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How to teach through play?

Archie Heron
How to teach through play?

How to teach through play?

Just a decade or so ago, a simple stick found in the backyard served as a rifle and a child's imagination was virtually unlimited. Today, children have everything handed to them on a tray and are increasingly swapping their peers for the computer. 

It has been known for a long time that the best way for a child to learn is through play. Through games and play, a toddler can be taught practically anything. Educational games with your child can be carried out from as early as the age of three months. Often, the seemingly simplest games with your child can be extremely important for your child.

Frolicking baby - the game consists of taking the baby in your arms and gently lifting him up and lowering him down. Through this game the child learns to keep his balance, control the position of his head and body. The game also develops children's visual perception.

Road, stones, ditch - In this game, sit on the corner of a sofa, or chair, bring the knees together, sit the child on your lap holding them under your arms. The game consists of tossing the child on your lap, first weakly, then strongly, and finally bending the knees and the child (all the time held) falls as if into a ditch to the rhythm of the poem: road, road, road, stones, stones, stones.... ditch! With this game, the child exercises balance, head and neck control, develops a sense of rhythm and coordination of movement. And laughs out loud.

Where's the toy - In this game, roll up a sheet of paper into a roll and rest it diagonally at a 45 degree angle on the child's lap. Then show the toddler the toy and then drop it into the roll. When the toy lands in the child's lap, he will be very surprised! Through this game, the child learns to anticipate events and connect cause and effect.

A one-year-old child can already start to be taught how the world around him functions. Again, play is one of the best ways to learn. A child's curiosity about the world can be satisfied in various ways:

Feed the birds - When going for a walk with your child, take a roll or piece of bread with you. Give it to the child and instruct them to divide it into small pieces and throw it in front of them. Feeding the birds gives the toddler a sense of independence and responsibility, and this is very important in the development of a child's personality. The toddler learns caring and, in the process, exercises finger dexterity.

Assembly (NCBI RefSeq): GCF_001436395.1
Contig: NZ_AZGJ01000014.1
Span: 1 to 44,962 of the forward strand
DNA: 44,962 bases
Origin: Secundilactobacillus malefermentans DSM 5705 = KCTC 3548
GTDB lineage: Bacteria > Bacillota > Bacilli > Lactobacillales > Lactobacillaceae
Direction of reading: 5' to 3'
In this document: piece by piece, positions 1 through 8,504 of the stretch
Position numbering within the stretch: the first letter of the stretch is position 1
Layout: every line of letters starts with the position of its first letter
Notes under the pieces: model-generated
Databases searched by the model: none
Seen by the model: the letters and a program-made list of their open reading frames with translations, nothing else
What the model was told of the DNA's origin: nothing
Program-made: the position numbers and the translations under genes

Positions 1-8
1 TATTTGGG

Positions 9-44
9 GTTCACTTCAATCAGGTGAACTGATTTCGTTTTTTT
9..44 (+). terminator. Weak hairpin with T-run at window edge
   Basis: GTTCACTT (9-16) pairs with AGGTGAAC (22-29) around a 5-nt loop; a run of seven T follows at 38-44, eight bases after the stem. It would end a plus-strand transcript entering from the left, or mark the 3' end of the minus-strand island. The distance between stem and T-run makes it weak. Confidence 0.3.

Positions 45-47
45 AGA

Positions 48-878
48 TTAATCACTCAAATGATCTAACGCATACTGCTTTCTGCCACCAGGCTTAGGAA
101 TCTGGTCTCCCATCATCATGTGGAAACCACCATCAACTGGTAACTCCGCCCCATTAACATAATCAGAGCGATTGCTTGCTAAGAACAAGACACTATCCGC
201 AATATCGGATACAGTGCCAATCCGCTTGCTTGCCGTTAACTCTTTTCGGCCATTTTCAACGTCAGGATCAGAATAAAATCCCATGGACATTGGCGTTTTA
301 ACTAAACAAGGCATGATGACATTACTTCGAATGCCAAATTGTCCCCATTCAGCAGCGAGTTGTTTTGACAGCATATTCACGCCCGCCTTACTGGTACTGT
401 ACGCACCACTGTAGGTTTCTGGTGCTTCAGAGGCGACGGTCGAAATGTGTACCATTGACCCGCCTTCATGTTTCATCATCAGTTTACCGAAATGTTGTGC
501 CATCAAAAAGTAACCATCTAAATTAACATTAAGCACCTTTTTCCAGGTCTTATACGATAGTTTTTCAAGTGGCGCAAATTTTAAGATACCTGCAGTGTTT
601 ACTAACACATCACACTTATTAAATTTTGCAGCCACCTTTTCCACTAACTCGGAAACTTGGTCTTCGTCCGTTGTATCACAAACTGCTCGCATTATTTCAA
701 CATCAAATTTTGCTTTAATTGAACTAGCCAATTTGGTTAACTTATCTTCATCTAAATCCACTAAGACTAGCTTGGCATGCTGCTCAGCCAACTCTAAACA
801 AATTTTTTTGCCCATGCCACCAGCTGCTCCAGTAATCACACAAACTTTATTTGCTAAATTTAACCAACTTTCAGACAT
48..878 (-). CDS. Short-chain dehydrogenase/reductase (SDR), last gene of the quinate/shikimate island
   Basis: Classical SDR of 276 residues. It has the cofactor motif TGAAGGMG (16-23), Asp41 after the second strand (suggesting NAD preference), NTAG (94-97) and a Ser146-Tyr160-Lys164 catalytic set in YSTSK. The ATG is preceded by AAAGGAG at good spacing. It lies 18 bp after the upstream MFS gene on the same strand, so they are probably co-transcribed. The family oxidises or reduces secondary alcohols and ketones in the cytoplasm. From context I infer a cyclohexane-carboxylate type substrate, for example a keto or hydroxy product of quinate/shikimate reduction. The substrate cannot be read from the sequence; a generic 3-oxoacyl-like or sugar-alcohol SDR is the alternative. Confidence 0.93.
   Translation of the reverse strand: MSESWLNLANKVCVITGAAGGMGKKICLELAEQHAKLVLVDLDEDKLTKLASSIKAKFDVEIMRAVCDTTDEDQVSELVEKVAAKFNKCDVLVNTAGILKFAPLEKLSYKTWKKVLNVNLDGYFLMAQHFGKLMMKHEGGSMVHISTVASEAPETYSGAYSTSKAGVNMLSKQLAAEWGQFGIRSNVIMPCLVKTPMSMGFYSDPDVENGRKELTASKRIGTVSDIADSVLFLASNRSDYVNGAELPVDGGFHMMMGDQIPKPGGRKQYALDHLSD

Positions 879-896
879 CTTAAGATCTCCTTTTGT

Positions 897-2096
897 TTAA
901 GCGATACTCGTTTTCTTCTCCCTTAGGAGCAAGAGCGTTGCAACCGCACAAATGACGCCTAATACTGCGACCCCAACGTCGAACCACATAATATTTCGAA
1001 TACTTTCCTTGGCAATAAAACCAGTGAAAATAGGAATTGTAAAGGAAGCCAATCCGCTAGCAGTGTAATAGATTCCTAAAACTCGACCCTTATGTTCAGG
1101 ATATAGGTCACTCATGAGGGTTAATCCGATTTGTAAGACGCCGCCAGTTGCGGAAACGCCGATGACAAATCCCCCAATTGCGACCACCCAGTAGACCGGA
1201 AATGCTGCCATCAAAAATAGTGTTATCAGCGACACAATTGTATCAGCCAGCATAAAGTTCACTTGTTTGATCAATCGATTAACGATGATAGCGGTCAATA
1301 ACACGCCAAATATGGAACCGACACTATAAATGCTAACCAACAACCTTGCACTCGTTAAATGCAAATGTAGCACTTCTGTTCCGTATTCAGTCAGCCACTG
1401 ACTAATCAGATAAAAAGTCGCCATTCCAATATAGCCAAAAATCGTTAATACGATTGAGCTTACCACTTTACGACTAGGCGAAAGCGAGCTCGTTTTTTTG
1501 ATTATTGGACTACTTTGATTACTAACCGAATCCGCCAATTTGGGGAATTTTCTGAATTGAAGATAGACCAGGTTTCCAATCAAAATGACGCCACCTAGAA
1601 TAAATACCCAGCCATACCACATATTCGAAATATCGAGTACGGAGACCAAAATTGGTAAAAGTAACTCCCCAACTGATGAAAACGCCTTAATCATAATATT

How does he do...? - A very simple game. It involves telling the child as much as possible about different animals and objects, while showing illustrations and pretending the voices associated with it. Later ask questions like what does a horse do? And answer cheerfully iiihhhaaa In this game, the child, by simultaneously looking at the pictures and listening to the animal voices, learns about the world with his or her senses of sight and hearing at the same time, and has fun doing it.

The older the child, the more forms of play can be provided. Education through play is a great opportunity to deepen the child's emotional connection with his parents. Remember that games should be chosen according to the age of the child. 

For a three year old, it is important to organise motor and educational games in which he or she must, for example, arrange items according to colours, match the size of toys to the size of containers or imitate a sequence of simple body movements. For an older child, dexterity, movement or social games are good, among others, which develop manual and motor skills as well as sensitivity in dealing with other people and knowledge of the rules of life in society.

The computer is undoubtedly a blessing and a convenience. However, it should be kept in moderation, as sitting in front of a screen for too long can have a negative effect on a child's health. Today's technology is so well developed that a child can seemingly develop his or her skills without leaving home. 

However, even the best computer and the latest games can never replace a child's contact with parents and peers. 

Playing with peers is an irreplaceable opportunity for a child's proper development. It is in contact with peers that the child learns ingenuity, problem-solving skills or how to deal with emotions independently. 

Playing with friends can make a child's imagination turn the simplest found object into an absolutely essential item for play. A simple stick found on the ground is often used to write on the sand or as a rifle when playing war, and leaves as lettuce in a vegetable patch made in the sandpit. 

Nowadays, parents are increasingly concerned about letting their children go outdoors, and the isolation from their peers, can have unpleasant consequences when the child goes to school, for example. Before letting your child go outdoors, it is important to teach him at home what to do in the event of conflicts or danger from strangers and to establish where he is to play with his friends and for how long. And once he is out of the house you should monitor what happens to him.

In the course of education, it is useful to give the child the opportunity to play with simple objects, e.g. give a piece of string and ask him or her to do a task with it, rewarding the results with a kind word. Such play teaches the child to use particular objects in different ways and has the effect of making the child more creative and, in difficult situations, quicker to solve the problem.

Archie Heron
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